It’s difficult to have a conversation with many people about certain types of photography without the discourse becoming rather trite. Throw the idea up in the air that ‘photographer’ is a viable career and you’ll be met with opinions the size of Hoover Dam, though typically with the foundation of a suburban bungalow. “Wedding photography is the only way to ensure you make a living in the industry these days, which is why everyone does it,” is usually vomited-up rather quickly, even by some wedding photographers who somehow fail to see how much is wrong with that statement.
For one, there are people who actually love what they do and seek that avenue, and then, of course, it’s dangerously presumptuous to use the word ‘ensure,’ as if it’s so simple to sustain a wedding photography business.
Things become a bit more interesting, however, if only as predictable, once you begin to speak about other genres of photography; from sports to commercial to fashion, the phrase you’ll run into is scraped right off the top of the platitude pile, “It’s who you know.”
Well, s*&#, or insert whatever vehement expletive you like, because that doesn’t spell well for most. But it’s those who say this who are assuming so much, and are putting their chances in someone else’s hands, or at least out of theirs. Because with this mentality, clearly, it doesn’t matter what you do.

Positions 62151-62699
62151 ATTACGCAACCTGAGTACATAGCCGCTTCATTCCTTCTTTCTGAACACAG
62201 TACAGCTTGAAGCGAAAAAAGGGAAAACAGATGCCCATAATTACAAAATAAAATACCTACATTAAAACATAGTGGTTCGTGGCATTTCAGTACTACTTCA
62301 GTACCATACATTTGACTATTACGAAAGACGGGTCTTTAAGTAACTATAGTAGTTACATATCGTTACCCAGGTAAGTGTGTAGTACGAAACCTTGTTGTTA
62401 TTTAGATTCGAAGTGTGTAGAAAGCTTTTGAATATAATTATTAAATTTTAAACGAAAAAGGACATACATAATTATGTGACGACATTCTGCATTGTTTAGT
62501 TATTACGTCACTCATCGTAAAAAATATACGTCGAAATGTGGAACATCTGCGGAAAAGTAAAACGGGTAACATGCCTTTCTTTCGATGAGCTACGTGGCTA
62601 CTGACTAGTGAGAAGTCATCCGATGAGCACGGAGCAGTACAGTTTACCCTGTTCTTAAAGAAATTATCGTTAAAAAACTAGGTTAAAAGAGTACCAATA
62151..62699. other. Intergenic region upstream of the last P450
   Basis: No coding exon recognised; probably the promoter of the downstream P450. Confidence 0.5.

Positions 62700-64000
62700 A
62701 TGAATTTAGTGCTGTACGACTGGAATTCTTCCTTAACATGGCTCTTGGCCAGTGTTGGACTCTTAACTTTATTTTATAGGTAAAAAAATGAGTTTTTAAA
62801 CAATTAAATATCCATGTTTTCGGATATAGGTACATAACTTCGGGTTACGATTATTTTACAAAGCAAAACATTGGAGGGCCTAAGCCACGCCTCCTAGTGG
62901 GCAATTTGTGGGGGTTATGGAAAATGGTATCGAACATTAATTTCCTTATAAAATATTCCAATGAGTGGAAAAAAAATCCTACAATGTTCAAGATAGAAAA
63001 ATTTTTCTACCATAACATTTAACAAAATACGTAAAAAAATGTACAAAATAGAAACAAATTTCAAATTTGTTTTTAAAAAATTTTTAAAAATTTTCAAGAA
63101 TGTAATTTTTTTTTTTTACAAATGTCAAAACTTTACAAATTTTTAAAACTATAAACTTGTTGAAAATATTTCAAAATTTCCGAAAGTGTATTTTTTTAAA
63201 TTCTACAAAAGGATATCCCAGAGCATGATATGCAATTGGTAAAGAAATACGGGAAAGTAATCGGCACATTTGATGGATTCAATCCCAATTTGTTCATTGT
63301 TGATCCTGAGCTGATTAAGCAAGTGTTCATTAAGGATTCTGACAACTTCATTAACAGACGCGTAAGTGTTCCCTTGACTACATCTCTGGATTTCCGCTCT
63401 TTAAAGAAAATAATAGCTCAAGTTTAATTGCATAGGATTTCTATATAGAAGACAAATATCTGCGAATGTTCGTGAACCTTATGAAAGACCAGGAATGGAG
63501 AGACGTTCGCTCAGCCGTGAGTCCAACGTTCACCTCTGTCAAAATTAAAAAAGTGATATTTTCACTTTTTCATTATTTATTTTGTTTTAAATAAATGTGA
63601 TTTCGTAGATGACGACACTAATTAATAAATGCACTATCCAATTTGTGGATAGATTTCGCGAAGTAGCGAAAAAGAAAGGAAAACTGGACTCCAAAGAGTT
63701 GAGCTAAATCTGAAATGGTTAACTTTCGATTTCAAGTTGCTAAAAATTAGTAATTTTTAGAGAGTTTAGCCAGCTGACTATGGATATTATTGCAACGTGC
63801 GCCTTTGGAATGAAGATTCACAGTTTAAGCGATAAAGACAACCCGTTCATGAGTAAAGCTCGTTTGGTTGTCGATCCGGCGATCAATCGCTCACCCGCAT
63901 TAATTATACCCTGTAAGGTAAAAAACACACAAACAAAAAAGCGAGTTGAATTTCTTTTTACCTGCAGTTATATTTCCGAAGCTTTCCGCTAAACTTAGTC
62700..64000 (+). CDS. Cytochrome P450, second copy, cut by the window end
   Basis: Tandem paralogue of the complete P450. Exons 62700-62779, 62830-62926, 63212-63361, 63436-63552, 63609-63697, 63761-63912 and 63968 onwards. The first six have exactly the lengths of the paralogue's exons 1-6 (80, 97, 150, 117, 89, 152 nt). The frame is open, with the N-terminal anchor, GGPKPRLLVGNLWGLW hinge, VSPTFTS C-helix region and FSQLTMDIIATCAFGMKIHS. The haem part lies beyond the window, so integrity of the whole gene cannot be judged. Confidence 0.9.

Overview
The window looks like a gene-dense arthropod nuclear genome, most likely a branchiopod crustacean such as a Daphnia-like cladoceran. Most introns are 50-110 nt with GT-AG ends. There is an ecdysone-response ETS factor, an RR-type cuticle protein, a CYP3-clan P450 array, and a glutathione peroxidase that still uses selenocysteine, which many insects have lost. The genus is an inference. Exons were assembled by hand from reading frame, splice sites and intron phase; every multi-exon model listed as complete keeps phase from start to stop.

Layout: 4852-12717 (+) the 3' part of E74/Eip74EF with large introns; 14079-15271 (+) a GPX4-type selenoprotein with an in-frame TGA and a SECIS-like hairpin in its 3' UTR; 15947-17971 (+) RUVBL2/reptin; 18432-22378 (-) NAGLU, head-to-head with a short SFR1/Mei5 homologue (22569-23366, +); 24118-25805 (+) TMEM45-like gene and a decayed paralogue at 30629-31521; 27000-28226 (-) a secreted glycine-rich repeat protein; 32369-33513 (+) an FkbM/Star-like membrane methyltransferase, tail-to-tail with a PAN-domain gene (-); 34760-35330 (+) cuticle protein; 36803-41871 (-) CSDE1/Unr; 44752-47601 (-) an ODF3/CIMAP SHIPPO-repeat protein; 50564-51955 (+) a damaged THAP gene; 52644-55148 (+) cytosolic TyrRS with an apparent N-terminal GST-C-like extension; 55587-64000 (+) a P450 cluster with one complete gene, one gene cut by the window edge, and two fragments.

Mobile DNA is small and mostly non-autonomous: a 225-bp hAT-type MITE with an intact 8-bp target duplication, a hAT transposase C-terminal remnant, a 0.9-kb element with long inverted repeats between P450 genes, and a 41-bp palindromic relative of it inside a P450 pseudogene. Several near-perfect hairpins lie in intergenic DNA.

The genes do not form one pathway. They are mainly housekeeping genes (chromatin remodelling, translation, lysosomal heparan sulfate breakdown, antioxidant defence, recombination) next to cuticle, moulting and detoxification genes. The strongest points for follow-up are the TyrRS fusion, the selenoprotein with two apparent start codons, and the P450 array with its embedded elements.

The problem is, of course, is they’re partially right…
If you want to break into any field of photography, odds are, you’ll have to know certain people in certain positions or gatekeepers of some sort; A model, an agent, a stylist, an agent’s favorite barista or concubine, or a photographer a bit higher up in the food chain. These people are who you learn from, and who you help in one way or another. The problem with the ‘who you know’ mentality really, is it assumes you are limited to those you currently know. This is not the case.
All those people you need to know, or would benefit from knowing, can be met, and mutually beneficial connections with them made – you just have to do the legwork. That legwork, like leg day, is hard, and that’s a factor in why few succeed. It requires taking rejection, and it requires time and effort, and patience, but it can be done. A fantastic example of this is Alexi Lubomirski, now a famed photographer of glossy-paged fashion magazines the likes of GQ, Vogue, Harpers, and so on.
I first came to know of Alexi reading the Author/Contributor pages of those very magazines, seeing his face and beginning to associate it with particular work, but Mario Testino has always been someone I idolize, and I came to learn Alexi assisted for him for years. I always thought, who does one sleep with to get this? Whose back needs the right scratching? How does one do that?
But there’s not much left to ponder because Alexi clearly has a penchant for education and has released a video speaking about how he came to such a fortuitous apprenticeship, and how it affected his career. He is eloquent in delivery, and an overall effective and charming communicator who manages to get through to the viewer, concisely, that he had to fight to know the right people, and that his apprenticeship came from one thing really – grit.
I encourage you all to watch this, let it wash over you like a summer breeze, and take heed of the advice. When you do, you may be propelled to go out and do the legwork. It may even be enough to help you muster the grit we all could do so well with. And remember, no grit, no pearl.
Find out more about the ‘Polish Prince’ here on his site, and find Alexi’s work, well, on a newsstand near you…